It had been difficult to bring him this far. Getting Acan up on his back while still holding onto the Badjel’s leash had been the trickiest part. From then on it had been a matter of staying on his feet and continuing to trudge forward with only the occasional glance up to gauge the distance to the forest. Tall shrubs or thin trees started to make a spotty appearance and the air seemed to cool a little. When there were a few of the plants together, Joa would lean a little against them to get a brief respite from Acan’s slack weight. He did not dare let Acan down or even to kneel to give his screaming back and leg muscles a rest. He was not sure that if he did, he would be able to rise again.

Once they were within the wood, the trees grew closer together and the air was distinctly cooler. This gave Joa a much needed second wind and he managed to carry Acan in to the point where the sky was largely obscured by branches. Magic or no magic, what they both needed was water and soon.

Just when Joa thought his strength might have finally run out, the Badjel started pulling on the leash, headed off of the cobblestone road and deeper into the woods.  Joa knew he did not have the strength to restrain the animal, so he let go of the leash and waited to see if it would run away as it had done the first time.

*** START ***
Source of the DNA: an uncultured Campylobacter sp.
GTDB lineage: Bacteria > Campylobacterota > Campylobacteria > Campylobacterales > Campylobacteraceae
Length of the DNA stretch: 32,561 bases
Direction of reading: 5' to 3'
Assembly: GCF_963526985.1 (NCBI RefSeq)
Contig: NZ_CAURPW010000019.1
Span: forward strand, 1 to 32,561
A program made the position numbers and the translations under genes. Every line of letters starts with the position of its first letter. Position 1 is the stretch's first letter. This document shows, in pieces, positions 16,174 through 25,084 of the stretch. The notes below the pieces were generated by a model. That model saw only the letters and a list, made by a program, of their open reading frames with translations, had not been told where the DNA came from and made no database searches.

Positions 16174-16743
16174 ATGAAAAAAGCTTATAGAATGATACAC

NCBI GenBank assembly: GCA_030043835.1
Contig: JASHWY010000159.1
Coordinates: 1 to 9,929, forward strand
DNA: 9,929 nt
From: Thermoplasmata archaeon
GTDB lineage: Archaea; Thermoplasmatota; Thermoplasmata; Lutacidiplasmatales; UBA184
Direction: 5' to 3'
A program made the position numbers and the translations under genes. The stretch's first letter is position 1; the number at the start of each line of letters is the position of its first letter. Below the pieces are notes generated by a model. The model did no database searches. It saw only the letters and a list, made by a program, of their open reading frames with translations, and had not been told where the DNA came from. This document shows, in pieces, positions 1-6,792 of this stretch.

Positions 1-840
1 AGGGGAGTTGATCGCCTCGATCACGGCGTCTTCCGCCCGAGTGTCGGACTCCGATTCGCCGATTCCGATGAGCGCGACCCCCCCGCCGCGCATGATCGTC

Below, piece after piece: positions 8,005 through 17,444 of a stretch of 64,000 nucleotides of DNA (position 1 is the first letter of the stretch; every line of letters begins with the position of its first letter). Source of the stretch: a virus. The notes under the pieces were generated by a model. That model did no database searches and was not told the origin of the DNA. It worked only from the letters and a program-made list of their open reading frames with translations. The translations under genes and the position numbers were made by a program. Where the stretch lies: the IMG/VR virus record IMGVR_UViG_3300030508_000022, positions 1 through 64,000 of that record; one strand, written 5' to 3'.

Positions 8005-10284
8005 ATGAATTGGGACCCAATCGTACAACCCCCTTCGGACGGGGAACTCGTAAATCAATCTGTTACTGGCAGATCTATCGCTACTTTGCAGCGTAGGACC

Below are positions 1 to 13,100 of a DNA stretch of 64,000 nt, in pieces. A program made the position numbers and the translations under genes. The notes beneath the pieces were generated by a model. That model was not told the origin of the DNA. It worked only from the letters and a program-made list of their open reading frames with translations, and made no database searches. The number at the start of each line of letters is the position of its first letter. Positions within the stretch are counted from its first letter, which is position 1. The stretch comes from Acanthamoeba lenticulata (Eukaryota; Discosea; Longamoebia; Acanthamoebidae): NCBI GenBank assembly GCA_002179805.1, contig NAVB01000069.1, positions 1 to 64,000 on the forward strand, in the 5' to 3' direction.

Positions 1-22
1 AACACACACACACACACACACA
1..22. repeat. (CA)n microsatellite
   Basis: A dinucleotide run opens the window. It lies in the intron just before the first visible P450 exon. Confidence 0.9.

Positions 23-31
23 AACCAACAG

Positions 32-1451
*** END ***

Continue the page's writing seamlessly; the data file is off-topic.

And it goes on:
It did not.

Instead, it ran forward then came back to wait until Joa and Acan were within a few feet, then it dashed off again. After a while, Joa had heard the blessed sounds of water over rocks and tried to quicken his pace. The trees thinned near a gentle slope and at its bottom, Joa had seen the Badjel alternately swimming in and drinking from a large creek. Muttering praise to the gods, Joa had carefully descended the slope and gently lain Acan at the creek’s edge. Then he had walked into the water and sat down, then lay down, his head outside on a bed of pebbles.

The first thing he had done after his muscles had stopped trembling was to tear off the bottom of his inner robe and make compresses. Another piece became a wash cloth, which he had used to sponge the water onto Acan’s hot skin. He had considered putting Acan into the creek, but worried that doing so might shock his friend’s weakened body and make things worse.